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Mental health impact of pandemic on older people revealed

Those who were shielding were almost twice as likely to experience depressive symptoms, research shows



Older people who were shielding throughout the COVID-19 pandemic were nearly twice as likely to experience depressive symptoms, new research has revealed. 

The study – the first to look at the mental wellbeing of older people in England – adds further evidence that isolation and shielding are strongly associated with depression, anxiety and lower quality of life. 

Lead author, Dr Giorgio Di Gessa, of UCL Institute of Epidemiology & Health Care, said: “When restrictions came into place in March 2020, around 3.8million (six per cent) people in the UK were ordered to shield, 74 per cent of whom were aged over 50. 

“Our study is the first of its kind to look at the effect shielding had on the mental wellbeing of older people in England. 

“We know from previous studies that the pandemic and policies restricting human interaction have posed a greater risk to mental health and well-being, especially among specific people in socioeconomic adversity, those with pre-existing poorer health, and those feeling lonely. 

“In our study we therefore took all these factors into account to understand if shielding and staying at home were additional factors contributing to poorer mental health among older people.”

The research team, from UCL and the University of Manchester, used data from over 5,000 adults aged over 50 who are part of the English Longitudinal Study of Ageing (ELSA) to investigate the link between shielding and mental health, after controlling for sociodemographic characteristics, pre-pandemic physical and mental health, and social isolation measures. 

The data was collected during the first eight to nine months of the pandemic, two of which were characterised by ongoing lockdowns.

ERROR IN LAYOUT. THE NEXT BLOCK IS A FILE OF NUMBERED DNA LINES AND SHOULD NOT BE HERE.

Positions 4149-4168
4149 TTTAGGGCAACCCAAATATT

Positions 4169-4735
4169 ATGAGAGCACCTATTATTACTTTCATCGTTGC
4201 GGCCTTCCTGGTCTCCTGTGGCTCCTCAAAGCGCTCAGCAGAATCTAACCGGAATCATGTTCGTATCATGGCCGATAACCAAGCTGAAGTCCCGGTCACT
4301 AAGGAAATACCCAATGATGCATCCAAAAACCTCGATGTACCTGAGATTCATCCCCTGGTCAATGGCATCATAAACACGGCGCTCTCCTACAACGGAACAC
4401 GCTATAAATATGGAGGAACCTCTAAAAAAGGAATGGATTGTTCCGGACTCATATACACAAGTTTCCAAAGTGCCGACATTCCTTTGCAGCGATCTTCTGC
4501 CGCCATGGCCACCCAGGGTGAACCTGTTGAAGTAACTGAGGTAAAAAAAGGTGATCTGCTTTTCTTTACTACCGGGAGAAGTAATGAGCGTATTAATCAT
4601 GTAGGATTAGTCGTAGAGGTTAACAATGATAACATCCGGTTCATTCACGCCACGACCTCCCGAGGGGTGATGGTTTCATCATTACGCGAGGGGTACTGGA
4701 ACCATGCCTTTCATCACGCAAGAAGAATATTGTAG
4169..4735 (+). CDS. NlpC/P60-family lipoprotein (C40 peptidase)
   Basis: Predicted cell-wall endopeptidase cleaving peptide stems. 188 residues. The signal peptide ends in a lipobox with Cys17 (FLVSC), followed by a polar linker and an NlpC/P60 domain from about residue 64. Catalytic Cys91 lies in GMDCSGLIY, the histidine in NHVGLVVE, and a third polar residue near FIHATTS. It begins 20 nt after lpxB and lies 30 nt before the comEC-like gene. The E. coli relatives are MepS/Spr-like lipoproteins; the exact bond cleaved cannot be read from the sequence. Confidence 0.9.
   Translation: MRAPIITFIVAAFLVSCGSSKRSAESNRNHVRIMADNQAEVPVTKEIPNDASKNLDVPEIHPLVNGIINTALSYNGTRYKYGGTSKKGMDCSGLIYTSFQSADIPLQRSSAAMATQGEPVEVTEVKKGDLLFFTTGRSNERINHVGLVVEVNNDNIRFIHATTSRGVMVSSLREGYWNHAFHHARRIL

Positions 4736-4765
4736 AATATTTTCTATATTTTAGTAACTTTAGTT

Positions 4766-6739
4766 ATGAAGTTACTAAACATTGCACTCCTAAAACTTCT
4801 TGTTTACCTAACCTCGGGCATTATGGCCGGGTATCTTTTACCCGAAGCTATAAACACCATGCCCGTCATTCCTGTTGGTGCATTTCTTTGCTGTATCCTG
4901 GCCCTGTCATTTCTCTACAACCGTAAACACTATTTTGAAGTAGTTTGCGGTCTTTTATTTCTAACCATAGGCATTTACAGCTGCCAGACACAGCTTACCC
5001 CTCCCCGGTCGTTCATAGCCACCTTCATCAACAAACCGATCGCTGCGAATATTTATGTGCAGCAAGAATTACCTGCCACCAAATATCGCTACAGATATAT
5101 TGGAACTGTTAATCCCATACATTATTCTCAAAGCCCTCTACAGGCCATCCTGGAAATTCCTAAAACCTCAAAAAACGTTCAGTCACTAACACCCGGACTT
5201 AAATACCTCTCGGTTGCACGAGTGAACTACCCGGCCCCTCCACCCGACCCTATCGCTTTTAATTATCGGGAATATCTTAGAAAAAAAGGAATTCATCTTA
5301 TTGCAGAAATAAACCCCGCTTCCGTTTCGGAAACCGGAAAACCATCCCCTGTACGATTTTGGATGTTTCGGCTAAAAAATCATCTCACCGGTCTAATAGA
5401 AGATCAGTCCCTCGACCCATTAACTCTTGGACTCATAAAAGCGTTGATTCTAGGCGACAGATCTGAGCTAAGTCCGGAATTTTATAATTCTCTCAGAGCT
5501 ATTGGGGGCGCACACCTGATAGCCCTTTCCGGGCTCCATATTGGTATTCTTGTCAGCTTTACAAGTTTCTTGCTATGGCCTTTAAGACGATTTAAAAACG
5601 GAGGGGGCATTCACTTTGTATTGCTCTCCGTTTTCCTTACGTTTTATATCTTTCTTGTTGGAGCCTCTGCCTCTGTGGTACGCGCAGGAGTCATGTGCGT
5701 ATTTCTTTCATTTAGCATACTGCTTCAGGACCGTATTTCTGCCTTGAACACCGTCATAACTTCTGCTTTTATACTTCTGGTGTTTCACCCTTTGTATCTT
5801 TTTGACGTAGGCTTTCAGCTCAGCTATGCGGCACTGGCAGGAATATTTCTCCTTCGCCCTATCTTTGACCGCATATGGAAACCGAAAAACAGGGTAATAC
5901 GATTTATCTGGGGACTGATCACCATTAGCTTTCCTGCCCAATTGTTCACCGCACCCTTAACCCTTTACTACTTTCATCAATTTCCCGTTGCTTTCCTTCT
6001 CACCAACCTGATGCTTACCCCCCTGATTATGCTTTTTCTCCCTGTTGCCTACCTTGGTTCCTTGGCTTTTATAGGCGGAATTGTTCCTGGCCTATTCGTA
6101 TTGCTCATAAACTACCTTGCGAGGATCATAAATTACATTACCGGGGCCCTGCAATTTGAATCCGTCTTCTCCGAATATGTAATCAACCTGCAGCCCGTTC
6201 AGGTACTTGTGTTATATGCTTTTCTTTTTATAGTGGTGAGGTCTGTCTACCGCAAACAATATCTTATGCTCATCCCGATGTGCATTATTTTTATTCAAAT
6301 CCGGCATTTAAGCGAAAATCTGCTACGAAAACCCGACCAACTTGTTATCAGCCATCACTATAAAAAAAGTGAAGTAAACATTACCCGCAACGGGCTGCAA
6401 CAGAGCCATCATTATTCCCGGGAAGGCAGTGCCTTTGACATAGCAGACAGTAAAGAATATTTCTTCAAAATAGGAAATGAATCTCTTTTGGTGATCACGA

Dr Di Gessa explained: “Our analysis supports the idea that shielding itself has been harmful, over and above other known vulnerabilities.

“One reason for this could be the psychological impact of being told so starkly of your own vulnerability and mortality and the policing of your own behaviour, and resulting anxiety and stress.”

Respondents were asked whether in April, June/July, and November/December 2020 they shielded (not going out of the house for any reasons), stayed at home (leaving only for very limited purposes, such as shopping for food, exercise, or essential work) or neither. 

Their mental health was then assessed by asking questions about depressive symptoms, anxiety, wellbeing and quality of life.

About 28 per cent of respondents reported that they shielded at least once, with five per cent shielding throughout the first eight to nine months of the pandemic. 

About a third reported staying at home all the time whereas 37 per cent neither shielded nor stayed at home. 

Among those adults who shielded at all times, in November and December 2020, 42 per cent reported elevated depressive symptoms compared to 23 per cent among those who never shielded nor stayed at home. 

Older people shielding throughout the period studied also reported the lowest life satisfaction and quality of life scores.

The researchers were able to account for pre-pandemic mental and physical health as well as for social contacts with family and friends and loneliness during the pandemic to better understand if the relationships observed between shielding and poorer mental health was driven by pre-existing conditions or reduced social interactions and higher loneliness during the pandemic.

“Policy makers need to be aware of adverse consequences for the mental health and well-being of those advised to shield or stay at home,” said Professor Debbie Price, co-author of the study, from the University of Manchester.

“If the long-term health and social wellbeing of older people is to be safeguarded, there must be careful thought given to addressing the mental health and wider needs of individuals at higher risk from COVID-19 variants, or future pandemics.”


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